the Greyhound Bus Terminal

Greyhound's center of operations for the central DC area was just north of the station and parking garage complex.
Greyhound now comes into the parking complex as do most other regional bus lines.


There are oodles of dwarf CPL's at the end of the platforms, on the three signal bridges, and other places in the terminal area.  Lots.

In the picture below, taken from the top level of the parking garage, you can see the three signal bridges: H, J, and K, with the outbound signals facing us.

In the picture below, how many dwarf CPL's can you find?  Not counting the ones on the signal bridges, I count 9.

Dwarf CPL's in and around the Platforms

This first set is taken from the H Street overpass


  Track 9 signal

  The H Street Signal Bridge

I don't know why the H St signal bridge is adjacent to L St NE.... But it is :-)
It is the last signal bridge going into Union Station, just as the throat tracks open into the platform tracks.  The birds eye view is looking south.



There are precious few places anymore that you can get such a busy photograph of railroad "stuff" like this....

  The J Street Signal Bridge

The second of three signal bridges heading into Union Station, between L and M streets (why is it called "J"?). 
The second and third signal bridges are easily photographed from the hikey-bikey trail that runs along the Metro tracks.


The second and third signal bridges.

The K Street Signal Bridge

The first signal bridge going into Union Station is on the south side of Florida Ave NE and adjacent to the Metro Station.  Close-ups of this bridge can be had from the Metro platform, otherwise, pretty decent shots can be had from either side of the Metro station.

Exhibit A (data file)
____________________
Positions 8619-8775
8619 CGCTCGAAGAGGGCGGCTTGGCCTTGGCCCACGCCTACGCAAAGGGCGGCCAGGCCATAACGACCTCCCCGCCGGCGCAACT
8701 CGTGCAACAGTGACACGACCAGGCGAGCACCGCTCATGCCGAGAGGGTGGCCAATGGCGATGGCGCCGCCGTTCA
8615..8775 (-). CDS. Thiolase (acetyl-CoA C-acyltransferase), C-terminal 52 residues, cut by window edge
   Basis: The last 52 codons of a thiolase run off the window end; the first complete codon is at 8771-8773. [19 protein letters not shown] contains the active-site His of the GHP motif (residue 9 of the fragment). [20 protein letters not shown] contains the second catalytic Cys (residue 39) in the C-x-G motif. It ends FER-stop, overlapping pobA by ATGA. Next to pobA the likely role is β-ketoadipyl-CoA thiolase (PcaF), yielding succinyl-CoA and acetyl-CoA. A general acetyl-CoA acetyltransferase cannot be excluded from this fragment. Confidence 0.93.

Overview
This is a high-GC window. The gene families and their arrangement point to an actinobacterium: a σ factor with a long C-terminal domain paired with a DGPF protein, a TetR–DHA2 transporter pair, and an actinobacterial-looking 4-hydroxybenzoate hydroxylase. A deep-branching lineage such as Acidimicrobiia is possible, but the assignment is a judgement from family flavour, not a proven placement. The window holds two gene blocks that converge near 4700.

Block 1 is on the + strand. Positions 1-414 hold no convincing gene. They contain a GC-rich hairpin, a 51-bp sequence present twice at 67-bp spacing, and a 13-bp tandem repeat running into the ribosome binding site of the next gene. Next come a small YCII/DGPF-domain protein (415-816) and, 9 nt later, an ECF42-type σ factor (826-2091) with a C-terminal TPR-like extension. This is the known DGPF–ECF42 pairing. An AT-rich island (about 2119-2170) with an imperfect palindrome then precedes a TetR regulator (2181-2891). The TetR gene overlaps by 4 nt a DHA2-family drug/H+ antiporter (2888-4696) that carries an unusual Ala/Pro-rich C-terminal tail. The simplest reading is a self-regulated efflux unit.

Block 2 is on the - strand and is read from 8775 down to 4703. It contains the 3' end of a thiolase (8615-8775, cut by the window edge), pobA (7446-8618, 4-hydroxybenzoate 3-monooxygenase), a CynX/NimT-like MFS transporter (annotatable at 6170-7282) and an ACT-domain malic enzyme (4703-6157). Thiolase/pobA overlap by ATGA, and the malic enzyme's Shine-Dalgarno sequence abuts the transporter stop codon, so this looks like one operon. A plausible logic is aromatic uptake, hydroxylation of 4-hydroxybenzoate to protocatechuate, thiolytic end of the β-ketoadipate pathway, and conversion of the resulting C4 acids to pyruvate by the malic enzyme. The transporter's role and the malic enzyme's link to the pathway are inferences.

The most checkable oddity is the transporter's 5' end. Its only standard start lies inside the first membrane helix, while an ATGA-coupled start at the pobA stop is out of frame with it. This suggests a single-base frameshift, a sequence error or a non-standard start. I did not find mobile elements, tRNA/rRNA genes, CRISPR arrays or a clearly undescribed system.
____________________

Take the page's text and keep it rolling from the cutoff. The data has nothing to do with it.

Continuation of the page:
Notice that the signals are a little modified from the typical "low" mounted CPL dwarf, where the marker lamps are mounted directly to the signal case.  The dwarf signals on the signal bridges have the marker lamps mounted somewhat higher, and more widely spaced to make then more "readable" from a distance, since they are not really designed for long distance viewing.  This can be seen in the close-up pictures below.  Also notice that the signals and markers have backgrounds - a departure from the norm for dwarf signals... again, it's to make them more "visible" against the sky.

NB B&O CPL's on the Southern Approach

Amtrak and VRE pass this set of signals on their way into Union Station when coming from Virginia.  They are the last signals passed before going into the First Street tunnel.

On the southern approach to Union Station is this pair of B&O CPL's, 18LA and 20LA, just before trains enter the First Street Tunnel.  The tunnel is 4108 feet in length.  Access for pictures looks pretty good behind the odd shaped building.  It's off the corner of New Jersey Ave SE and D St SE..... Make sure you're not railfanning alone, it's not the best area.